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Governance for IoT, Hybrid Cloud, and Microservices January 8, 2016

Posted by Marty Wolfe in cloud, Hybrid Cloud, infrastructure, Netcentric, SOA, Uncategorized.
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Back in June 2015, I described an approach to managing and governing a Hybrid Cloud environment.  It really is the last thing we think about. Just deploy a bunch of applications and data “into the Cloud” (whatever that means.. well it usually means “off premise” or “somewhere else other than in the data centers I have been using for a while”).

Coming this year, IBM is publishing a book on Hybrid Cloud and I have written the chapter on something called the Hybrid Governance Fabric.  A set of important characteristics and decisions in changing existing governance or establishing some kind of governance in the first place.  Since my original blog post, I have done several deployments of governance in large enterprises and wanted to share more thoughts on this.

Please keep an eye out for the book in mid 2016 (or let me know and I’ll send you a link when it’s published).  Take a look at the set of topics in the chapter.. and tell me what you think! Screen Shot 2016-01-08 at 10.32.27 AM

There really are a lot of parallels between this Hybrid Cloud deployment model and how we conduct our lives everyday.  Thinking about it more, spreading applications, software systems, and data sources across many different physical environments and using different technologies is really (or nearly) the same as what we now call the Internet of Things (IoT).  The need to technically and mechanically tie these components, microservices, and systems together is vitally important and it’s something that everyone is working on, as evidenced by the huge number of different platforms out there.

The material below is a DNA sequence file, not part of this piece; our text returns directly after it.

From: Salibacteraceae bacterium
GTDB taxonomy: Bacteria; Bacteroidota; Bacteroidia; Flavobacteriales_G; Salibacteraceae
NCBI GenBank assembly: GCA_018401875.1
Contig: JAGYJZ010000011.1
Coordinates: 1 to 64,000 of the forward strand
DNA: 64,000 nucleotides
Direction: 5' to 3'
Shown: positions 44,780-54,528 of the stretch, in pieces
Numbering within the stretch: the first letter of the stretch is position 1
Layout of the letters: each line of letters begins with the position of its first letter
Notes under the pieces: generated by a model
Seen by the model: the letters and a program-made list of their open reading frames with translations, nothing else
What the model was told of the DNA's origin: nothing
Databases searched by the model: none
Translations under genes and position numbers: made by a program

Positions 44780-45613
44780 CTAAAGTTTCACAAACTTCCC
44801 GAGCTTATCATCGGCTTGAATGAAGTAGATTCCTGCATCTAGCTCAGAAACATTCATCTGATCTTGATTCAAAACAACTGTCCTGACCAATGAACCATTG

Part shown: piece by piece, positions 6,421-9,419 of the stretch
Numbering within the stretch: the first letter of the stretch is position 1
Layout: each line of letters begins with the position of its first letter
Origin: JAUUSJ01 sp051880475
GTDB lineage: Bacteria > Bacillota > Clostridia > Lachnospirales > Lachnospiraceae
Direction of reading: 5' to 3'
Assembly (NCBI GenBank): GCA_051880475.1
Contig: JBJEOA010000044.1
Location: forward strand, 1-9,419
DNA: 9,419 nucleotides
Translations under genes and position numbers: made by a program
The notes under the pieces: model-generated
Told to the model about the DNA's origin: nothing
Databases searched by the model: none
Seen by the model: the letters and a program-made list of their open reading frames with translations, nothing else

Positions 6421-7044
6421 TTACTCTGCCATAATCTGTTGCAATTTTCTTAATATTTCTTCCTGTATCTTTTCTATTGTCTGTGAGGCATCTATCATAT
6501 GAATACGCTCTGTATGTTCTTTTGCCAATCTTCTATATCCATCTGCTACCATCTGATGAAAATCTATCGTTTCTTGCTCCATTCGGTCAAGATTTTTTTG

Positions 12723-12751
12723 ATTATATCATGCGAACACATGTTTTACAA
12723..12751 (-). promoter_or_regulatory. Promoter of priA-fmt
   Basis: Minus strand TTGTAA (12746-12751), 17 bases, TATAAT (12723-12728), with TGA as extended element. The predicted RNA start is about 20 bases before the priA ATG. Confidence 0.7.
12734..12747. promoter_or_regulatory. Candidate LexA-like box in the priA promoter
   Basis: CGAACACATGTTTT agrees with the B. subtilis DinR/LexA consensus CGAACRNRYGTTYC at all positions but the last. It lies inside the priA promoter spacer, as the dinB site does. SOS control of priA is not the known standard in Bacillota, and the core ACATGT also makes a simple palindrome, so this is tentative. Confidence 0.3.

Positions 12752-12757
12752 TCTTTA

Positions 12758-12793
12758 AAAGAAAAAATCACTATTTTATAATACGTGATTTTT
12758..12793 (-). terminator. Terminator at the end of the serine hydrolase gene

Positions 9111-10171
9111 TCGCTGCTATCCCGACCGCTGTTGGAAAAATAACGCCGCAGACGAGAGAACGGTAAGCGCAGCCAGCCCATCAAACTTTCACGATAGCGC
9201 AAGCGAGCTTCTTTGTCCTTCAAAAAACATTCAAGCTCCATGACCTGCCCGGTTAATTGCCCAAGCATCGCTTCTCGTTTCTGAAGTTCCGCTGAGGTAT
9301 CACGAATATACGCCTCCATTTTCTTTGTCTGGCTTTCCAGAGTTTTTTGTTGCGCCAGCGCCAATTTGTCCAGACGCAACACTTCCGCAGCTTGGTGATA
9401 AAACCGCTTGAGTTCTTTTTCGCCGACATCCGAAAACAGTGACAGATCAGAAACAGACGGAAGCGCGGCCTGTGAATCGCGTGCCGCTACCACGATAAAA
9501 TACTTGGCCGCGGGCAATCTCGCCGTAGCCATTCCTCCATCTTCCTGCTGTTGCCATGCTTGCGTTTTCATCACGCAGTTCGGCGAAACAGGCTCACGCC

There are two important factors in actually determining how to make this combined set of components actually operable and usable in ways that ensure security, quality, and maintainability.

  1. The ability to leverage data and analytics to determine the best and most optimized combinations of services and “things”.  This is where not just analytics but Cognitive capabilities, like IBM’s Watson platform are key to making this work
  2. To ensure the reliability and maintainability of such a menagerie of interconnected systems, locations, people, and components it’s important to govern and manage these systems.  When you combine systems of engagement, systems of record, and systems of insights figuring out the location of your data or the root cause of problems gets just that more complicated.

So.. when you combine all of these services together, when they have to be interconnected and you have to protect your data, governance and visibility are key.

Keep a lookout for the book and your comments and thoughts are welcome.


Knowing If A Workload Should Move To The Cloud November 20, 2014

Posted by Marty Wolfe in cloud.

After going through many IT transformations, migrating many different types of applications “to the cloud”, I took all those experiences and created a checklist.

Lots of checklists out there of course.. but I always come back to these 10 core points. So here’s my list, hope it helps, and I welcome your comments and recommendations.

In this list, each numbered item is a “domain” or “focus area”.. essentially a topic you must address and question when trying to figure the impacts of moving a workload to the Cloud. You might find that it’s just too challenging or too much trouble or you’ll find that even though there’s a good amount of effort, the overall value to your group, organization, or business outweighs the effort required.